Thailand flood
Days of torrential rain and flooding have killed at least 14 people in southern Thailand, with authorities declaring much of the region a disaster zone, the government said TUWAEDANIYA MERINGING/AFP/Getty Images

At least 14 people have lost their lives due to the heavy flooding in Thailand, authorities confirmed on Tuesday, 6 December. Large parts of the northern Malay Peninsula, including the far south of Myanmar and the Mergui Archipelago, have been hit by torrential rain which began early Friday.

Islands of Samui and Pha Ngan in the Gulf of Thailand have also been affected. The floods have snapped rail and road links, especially those to the south and Malaysia at a time when Thailand is heading into the December-January high season for tourism, authorities said.

"There has been heavier rain than usual which has caused drainage problems," Nongyao Jirundom of the state Tourism Authority of Thailand on Samui island told Reuters.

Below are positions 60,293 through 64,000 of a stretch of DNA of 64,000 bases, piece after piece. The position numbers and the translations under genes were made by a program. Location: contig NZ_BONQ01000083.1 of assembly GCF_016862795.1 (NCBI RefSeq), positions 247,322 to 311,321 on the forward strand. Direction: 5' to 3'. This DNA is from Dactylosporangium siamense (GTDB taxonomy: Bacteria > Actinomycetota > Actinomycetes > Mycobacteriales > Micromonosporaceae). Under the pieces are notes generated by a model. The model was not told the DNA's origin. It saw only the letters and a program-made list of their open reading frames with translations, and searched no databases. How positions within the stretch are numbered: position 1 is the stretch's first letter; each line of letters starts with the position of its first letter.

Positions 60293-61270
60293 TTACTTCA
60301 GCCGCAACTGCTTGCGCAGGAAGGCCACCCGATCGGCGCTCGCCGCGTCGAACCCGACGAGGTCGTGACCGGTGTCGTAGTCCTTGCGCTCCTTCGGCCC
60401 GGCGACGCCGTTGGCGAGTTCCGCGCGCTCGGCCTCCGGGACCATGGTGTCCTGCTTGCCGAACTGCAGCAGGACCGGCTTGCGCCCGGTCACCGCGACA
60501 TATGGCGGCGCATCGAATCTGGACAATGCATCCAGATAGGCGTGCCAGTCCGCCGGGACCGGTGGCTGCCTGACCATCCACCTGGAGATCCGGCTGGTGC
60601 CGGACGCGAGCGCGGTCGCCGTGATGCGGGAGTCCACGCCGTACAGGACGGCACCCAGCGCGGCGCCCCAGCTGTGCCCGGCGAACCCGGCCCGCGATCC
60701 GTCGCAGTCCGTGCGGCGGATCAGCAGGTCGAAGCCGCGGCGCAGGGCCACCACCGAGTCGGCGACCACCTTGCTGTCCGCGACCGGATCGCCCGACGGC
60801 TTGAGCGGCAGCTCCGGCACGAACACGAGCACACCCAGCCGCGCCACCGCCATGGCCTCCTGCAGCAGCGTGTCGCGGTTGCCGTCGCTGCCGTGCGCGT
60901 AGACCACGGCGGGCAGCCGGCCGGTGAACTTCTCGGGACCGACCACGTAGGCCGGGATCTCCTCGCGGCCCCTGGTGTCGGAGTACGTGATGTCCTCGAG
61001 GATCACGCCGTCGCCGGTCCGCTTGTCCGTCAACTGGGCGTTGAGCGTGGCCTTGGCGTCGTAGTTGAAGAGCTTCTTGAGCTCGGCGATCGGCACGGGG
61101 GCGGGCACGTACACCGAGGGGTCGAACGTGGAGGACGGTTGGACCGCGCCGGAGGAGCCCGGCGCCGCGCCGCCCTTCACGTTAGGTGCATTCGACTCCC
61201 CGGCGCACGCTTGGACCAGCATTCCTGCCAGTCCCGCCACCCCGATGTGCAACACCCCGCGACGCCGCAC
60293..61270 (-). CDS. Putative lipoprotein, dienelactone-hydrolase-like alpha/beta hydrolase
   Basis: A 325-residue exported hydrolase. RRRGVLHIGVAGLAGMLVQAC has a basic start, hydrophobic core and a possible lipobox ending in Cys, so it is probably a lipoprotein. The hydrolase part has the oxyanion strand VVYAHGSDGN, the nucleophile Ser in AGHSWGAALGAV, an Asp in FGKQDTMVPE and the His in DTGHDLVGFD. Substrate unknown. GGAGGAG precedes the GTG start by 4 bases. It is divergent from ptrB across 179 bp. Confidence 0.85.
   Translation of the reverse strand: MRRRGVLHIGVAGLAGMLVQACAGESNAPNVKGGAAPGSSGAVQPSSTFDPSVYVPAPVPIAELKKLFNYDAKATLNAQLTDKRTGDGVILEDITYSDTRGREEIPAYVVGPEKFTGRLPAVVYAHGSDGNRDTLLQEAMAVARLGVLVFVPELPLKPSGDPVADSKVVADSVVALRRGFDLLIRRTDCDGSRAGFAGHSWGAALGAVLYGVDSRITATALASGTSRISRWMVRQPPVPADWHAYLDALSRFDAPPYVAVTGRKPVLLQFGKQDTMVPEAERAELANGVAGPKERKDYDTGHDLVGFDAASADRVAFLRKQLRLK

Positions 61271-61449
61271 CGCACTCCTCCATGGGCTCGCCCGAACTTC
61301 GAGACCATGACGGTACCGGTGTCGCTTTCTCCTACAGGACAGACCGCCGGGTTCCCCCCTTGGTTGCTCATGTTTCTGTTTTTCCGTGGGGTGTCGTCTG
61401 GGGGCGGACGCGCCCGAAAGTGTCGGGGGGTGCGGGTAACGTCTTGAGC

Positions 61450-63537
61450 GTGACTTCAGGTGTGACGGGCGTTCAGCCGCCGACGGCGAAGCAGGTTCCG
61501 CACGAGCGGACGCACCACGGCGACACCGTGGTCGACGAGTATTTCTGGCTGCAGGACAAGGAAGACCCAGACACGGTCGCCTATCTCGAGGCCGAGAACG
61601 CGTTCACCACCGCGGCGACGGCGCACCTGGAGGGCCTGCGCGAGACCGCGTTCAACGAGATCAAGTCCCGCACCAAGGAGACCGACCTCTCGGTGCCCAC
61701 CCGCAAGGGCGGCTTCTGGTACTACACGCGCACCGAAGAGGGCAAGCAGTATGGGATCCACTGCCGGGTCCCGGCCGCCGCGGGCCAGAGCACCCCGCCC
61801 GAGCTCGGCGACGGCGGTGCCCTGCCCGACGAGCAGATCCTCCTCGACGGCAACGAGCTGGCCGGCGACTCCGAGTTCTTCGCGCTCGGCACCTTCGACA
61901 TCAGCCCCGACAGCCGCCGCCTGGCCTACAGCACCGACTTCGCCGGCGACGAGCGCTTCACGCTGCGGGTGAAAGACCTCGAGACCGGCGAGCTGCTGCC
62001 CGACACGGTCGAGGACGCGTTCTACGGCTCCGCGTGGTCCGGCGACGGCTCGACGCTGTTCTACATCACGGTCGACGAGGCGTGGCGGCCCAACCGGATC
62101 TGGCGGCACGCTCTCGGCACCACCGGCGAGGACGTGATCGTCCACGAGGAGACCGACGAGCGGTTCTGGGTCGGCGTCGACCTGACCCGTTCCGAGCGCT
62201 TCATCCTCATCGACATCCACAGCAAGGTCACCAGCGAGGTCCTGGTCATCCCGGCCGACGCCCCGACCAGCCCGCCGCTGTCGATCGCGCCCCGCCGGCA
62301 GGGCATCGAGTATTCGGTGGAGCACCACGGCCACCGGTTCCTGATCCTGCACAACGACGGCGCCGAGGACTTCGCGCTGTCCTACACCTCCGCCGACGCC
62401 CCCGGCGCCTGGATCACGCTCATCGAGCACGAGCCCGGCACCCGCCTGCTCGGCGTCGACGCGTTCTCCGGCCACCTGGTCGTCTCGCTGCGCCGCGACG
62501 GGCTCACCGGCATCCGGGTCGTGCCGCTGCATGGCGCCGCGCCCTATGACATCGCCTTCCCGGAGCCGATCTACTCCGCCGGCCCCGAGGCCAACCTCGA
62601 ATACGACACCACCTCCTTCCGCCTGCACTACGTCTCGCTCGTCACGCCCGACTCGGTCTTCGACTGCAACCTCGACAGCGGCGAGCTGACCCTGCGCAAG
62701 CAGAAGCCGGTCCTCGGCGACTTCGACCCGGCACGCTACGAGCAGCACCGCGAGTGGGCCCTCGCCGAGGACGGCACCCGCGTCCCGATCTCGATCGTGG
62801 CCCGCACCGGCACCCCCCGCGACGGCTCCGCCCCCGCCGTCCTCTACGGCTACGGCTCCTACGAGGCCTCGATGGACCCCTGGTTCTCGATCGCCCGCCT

Around 39 schools in three districts have also been suspended for two days after Songkhla Lake overflowed, flooding nearby areas of Songkhla province. Although the rain has stopped, floodwater levels in the three districts – Ramot, Krasae Sin and Sathing Phra – remained serious.

According to authorities, tourism in the Southeast Asian country has been adversely affected since the army seized power in a bloodless coup in 2014 to end months of political unrest. The death of King Bhumibol Adulyadej on 13 October, which plunged Thailand into grief, also raised questions about tourists' arrival.

However, reports suggest that despite a year of mourning for the king, the country is open for business. The tourism ministry is expecting a record of 32.4 million arrivals for 2016.